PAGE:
The Power of a Book

I (Danica) had come to enjoy the wealth of resources that were available to me and my family in the United States.  If I wanted to find a children’s book, Bible or devotional to disciple my kids, I had a world of choices to pick from.  I loved to spend time reading reviews and selecting from the best resources and books out there.  And with Amazon Prime, I could have it all on my doorstep, sometimes even the next day.  And I could also head to my local library and find many of the resources as well.
Moving overseas has changed my perspective on all this.   I have come to understand the value of resources and reading books from a new vantage point.  Encouraging the church here with solid, Biblical teaching is our passion.   And lately it has come out in “book form.”  Let me explain.bookshelf1
We have realized since coming here, the difference in the amount of Christian books and resources written in Spanish.  We live in a city with several universities and many educated people.  Our friends are very interested in learning and growing in their knowledge of the Bible, theology, and biblical counseling.  But because of Argentina’s mailing system, political red tape, and high taxes on imports, they can’t access many Christian resources.
We looked into shipping a small box of about four books from the States once, and the cost was astronomical!  And even if a package can be shipped here, the import taxes to get it from the post office are absolutely ridiculous!  And public libraries or Kindles are not really a thing here either.
Christian colleges and universities are rare.  There are almost no elders/pastors who are paid full-time through their church; almost all elders/pastors are bi-vocational.  These factors contribute to the fact that there are not as many academics who are writing books for the Spanish-speaking church here.  A majority of the books that do exist in Spanish are translations brought from the United States.  I’m not against translation, in fact, this is what is currently needed.  But a book written in another language and culture definitely has a different flavor than one written from the cultural and linguistic perspective of a native speaker.  So all in all, the Christian resource market in Argentina is pretty slim, especially in comparison to the resources in the United States.
As we have discovered these realities, we have started a fun informal ministry. We have a small Christian resource ¨lending library” (actually more like a few bookshelves) in our living room.  As we have visitors come to visit us from the United States, they bring us books, and we are filling our bookshelves with Spanish books.  We have books by Timothy Keller, Paul Washer, John Piper, John MacArthur, Randy Alcorn, and more!
We are excited about having people in our home on a regular basis for ministry.  And it is so fun to share these resources with them!  Whenever someone comes over, we like to introduce them to our shelves.  We tell them that they are welcome to borrow whatever they like, as long as they return it in a reasonable amount of time.  Sometimes we give away the books as gifts for birthdays or other special occasions.  We also ask that they come back to our house for another meal or get-together and discuss the book with us when they are finished with it. This is a good exercise for us with our Spanish discussion skills and as well with our hospitality and relationship building.  People are so excited to see new options for biblical books that they have not had access to in the past.  All around, a good deal for us all.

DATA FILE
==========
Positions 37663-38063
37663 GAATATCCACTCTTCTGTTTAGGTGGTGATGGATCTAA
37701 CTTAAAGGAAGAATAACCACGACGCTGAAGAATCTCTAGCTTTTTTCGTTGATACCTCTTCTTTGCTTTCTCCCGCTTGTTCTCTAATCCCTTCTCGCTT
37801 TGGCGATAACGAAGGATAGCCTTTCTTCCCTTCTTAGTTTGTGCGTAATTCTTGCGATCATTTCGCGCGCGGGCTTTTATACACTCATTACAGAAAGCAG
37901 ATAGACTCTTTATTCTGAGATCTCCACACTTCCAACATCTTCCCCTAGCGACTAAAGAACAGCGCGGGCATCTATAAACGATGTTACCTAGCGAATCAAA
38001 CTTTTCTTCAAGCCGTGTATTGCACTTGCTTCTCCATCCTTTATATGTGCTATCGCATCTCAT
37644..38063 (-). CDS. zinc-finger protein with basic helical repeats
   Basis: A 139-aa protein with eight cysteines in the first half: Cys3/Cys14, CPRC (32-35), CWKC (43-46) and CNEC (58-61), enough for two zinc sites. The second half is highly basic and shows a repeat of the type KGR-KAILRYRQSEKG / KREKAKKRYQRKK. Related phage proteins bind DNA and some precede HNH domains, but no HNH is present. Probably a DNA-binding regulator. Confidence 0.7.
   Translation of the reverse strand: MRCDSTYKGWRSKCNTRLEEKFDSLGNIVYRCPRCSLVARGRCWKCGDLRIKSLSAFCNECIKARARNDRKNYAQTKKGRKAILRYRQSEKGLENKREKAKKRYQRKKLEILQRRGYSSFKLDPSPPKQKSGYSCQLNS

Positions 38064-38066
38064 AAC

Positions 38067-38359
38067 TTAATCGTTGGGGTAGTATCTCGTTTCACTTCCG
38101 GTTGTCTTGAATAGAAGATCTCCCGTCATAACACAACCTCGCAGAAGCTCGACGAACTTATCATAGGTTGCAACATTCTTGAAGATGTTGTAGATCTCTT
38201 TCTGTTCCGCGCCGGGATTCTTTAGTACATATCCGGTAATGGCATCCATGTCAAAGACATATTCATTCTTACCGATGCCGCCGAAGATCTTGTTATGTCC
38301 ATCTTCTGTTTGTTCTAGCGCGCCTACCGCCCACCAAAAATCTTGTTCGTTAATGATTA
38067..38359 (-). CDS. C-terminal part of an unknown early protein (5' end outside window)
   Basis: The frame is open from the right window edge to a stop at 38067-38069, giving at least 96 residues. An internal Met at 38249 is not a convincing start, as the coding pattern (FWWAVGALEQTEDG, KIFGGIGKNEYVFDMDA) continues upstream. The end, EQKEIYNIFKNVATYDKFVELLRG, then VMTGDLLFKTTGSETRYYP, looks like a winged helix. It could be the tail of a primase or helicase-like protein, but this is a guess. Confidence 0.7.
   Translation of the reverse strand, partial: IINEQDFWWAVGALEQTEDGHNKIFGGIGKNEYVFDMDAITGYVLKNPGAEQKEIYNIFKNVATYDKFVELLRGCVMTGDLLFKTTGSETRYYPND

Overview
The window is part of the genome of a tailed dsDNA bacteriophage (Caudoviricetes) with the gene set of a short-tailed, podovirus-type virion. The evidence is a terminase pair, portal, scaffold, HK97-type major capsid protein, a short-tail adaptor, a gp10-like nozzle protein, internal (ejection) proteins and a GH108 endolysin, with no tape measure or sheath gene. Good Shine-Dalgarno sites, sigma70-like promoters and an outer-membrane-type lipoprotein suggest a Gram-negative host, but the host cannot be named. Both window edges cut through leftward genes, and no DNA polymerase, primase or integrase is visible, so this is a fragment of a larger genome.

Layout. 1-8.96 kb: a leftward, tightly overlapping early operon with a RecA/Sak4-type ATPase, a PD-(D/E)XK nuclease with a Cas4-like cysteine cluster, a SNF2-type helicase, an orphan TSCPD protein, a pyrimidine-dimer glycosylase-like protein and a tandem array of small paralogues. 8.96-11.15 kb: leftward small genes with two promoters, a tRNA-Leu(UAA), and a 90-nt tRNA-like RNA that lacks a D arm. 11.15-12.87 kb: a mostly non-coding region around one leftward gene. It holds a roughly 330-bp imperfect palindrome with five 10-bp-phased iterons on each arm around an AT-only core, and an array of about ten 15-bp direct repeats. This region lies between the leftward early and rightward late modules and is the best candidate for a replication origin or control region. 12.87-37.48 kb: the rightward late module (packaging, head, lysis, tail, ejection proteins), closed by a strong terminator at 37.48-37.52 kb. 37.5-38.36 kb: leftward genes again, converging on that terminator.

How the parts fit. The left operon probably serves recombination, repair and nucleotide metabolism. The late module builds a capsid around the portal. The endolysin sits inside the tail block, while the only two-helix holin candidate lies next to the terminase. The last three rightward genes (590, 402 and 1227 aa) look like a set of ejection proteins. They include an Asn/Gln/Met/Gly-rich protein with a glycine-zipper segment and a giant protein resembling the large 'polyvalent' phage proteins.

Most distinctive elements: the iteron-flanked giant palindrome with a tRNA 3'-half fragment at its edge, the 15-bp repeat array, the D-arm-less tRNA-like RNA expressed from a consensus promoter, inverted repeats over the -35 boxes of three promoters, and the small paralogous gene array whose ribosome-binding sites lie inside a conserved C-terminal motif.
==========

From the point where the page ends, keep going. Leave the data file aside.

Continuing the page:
But really, why should the people in the church here read a solid Christian book and not just the Bible?  I would be first to encourage them in Bible reading as their primary focus.  But I would also be one of the first to encourage them to read other great Christian non-fiction works, books that encourage them in their walk with the Lord.  Why?  For one, because I am seeing first-hand the change that can happen through a book.bookshelf2
I have been able to have several conversations with my friends about how reading a particular book that they have borrowed from us has changed their thinking on something.  One of my friends has told me how reading “Don’t Make Me Count to Three” by Ginger Plowman has revolutionized her home.  She told me she is working on getting to her kid’s hearts and discipling them in their home.  Another friend has told me that reading a John Piper book on theology has deeply encouraged her and changed some of her thoughts about what God is like.  This is only the start of conversations about where the Holy Spirit has been working in people’s hearts here. We are looking forward to getting together with many of them again to discuss their borrowed books.  It’s exciting!
So all that to say, if you have a chance, enjoy the resources God has given you in English.  And when you think about it, pray for more quality Biblical resources to be published in Spanish.  And for more Christian writers to write in Spanish.  The church here would be very blessed through your prayers!  And come and visit us with books for our library!!!  Whenever a visitor comes to Argentina, we ask them to bring books with them in their luggage.  The invitation is open.  We have space to house you and a ministry to experience with you!  Come on down!

2 thoughts on “The Power of a Book

  1. Scott-Sofi Jackson says:

    Yes! We need more resources! Argentina´s importation laws are not helping at all either. Other countries have access to many more Spanish books than we do here.

    Like

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